At Burnby, William and his brother lodged first at the blacksmith's and later with the wheelwright. William's description of his new abode at the blacksmith's is probably typical of the thatched cottages that abounded in the Pocklington district at that time saying "we slept in a dark attic under the thatch of the cottage, illuminated only by one pane of glass. We sat in winter evenings by the fire in the brick floored room that served for kitchen parlour and hall, hearing vigorous talk on agricultural matters, intertwined with the gossip and small scandal of the village, of which the blacksmith's shop was the focus.”

"Sometimes we got the privilege of taking a turn at the great bellows, and sometimes we got a half holiday to help plant the family potatoes."
But it was an isolated up­bringing and William later wrote "Burnby was a lonely little place; we seldom saw a stranger, and if one rode through it on horseback at rare intervals, he seemed to have come out of some unknown world, and to pass into an other."

While his father had built a fairly substantial business as a Pocklington shopkeeper there was a strong family tradition of seafaring - one relative was Sir John Franklin the famous artic explorer who discovered the north-west passage in 1845 but never returned from his expedition - and the family moved to Scarborough prior to William going to sea at the age of 15.

During the next two years he made several voyages as a cabin boy aboard sailing ships to the Baltic and the Mediterranean, before his ship landed on a Sunday at the Russian port of Memel (now known as Klaipeda) and his life was to be dramatically changed. The young sailor went to mass at the local chapel and was "powerfully affected by the solemnity of the celebration and the devotion of the people". He returned home and in 1923, at the age of 17, entered the Benedictine College of St Gregory, at Downside near Bath.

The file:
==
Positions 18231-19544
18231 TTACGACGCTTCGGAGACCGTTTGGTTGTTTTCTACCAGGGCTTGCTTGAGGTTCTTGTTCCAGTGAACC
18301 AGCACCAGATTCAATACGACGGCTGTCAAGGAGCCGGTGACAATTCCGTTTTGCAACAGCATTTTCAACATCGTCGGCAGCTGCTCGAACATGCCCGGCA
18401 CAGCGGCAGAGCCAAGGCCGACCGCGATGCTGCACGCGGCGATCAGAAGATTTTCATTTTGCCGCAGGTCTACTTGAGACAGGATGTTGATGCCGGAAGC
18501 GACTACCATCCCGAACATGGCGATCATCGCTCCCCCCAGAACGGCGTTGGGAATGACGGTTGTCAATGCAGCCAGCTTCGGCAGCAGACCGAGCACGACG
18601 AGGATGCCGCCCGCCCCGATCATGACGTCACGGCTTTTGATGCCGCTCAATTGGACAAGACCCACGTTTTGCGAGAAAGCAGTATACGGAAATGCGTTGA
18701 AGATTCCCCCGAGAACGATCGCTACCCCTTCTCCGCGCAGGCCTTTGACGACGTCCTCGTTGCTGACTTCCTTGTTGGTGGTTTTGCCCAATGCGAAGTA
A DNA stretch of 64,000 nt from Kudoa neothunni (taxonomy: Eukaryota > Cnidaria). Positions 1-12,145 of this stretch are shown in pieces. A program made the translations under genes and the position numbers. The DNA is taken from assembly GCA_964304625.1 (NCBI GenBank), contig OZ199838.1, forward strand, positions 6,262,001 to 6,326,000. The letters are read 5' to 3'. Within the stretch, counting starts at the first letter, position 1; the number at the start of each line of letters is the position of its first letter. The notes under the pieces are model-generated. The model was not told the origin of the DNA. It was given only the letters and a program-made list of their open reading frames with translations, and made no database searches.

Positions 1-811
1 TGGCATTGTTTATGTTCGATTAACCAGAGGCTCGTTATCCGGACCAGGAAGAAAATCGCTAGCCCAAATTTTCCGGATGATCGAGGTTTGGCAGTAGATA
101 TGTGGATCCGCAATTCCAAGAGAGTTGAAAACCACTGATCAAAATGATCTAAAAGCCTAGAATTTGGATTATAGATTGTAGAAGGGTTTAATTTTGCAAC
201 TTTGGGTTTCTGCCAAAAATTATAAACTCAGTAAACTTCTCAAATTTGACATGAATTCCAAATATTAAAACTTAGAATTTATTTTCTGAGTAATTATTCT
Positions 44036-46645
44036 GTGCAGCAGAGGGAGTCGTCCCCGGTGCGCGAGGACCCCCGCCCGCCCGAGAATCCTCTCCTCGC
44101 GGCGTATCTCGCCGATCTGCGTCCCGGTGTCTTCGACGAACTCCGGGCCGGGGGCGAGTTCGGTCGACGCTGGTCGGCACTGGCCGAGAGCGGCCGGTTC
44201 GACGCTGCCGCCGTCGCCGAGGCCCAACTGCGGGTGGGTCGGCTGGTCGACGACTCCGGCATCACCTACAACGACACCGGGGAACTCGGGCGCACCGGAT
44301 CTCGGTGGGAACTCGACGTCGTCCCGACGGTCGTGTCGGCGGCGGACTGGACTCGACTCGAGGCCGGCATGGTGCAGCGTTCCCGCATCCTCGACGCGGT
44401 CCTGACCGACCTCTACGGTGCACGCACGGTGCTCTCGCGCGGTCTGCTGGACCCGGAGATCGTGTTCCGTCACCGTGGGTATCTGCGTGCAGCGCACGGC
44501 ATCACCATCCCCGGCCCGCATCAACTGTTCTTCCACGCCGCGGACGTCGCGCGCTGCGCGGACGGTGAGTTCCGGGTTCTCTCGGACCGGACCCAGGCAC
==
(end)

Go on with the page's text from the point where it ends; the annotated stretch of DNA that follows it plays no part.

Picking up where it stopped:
He became a Benedictine monk the following year and studied theology for the next seven years before being or­dained priest at Ushaw, Durham, in 1831. He took readily to a life of solitude saying: "I was made for a hermit. There is no greater pleasure in the world than being left alone" and tried unsuccessfully to be allowed to join the more austere French Trappist monks. But after his years of study in Catholic colleges in Britain, Ullathorne began his travels again in impressive fashion when he accepted an invitation join the 'Australian Mission', and Ullathorne simultaneously became vicar general and his majesty's Catholic chaplain in New South Wales.

He arrived in Australia in 1833 to find it a wild and often barbaric place. He was one of only four priests in the whole of Australia, large parts ot the country were still unexplored (the continent was not completely charted until 1896) and majority of the population were transported convicts - many of them Irishmen banished 'down under' after the rebellion of 1798.

Ullathorne spent most of the next eight years either with the convicts, or trying to improve conditions, or drawing attention to their suffering. It was mainly through his repre­sentations to Pope Gregory XVI, that a Catholic bishop was appointed for Australia, while his skill as a writer and orator saw him publish several articles on the state of the continent in both England and Australia. He also brought over the first five nuns to the country - starting a movement that rapidly began to form Australia's first hospital colleges and orphanages.

Returning briefly to England he lectured on the state of the colony in both England and Ireland and produced a pamphlet on the 'Horrors of Transportation' that was circulated at the expense of the Irish government. In 1837 he was summoned to recount his experiences to the Roman Catholic authorities in Rome, and back in England he was questioned by a House of Commons select committee investigating 'Transportation'.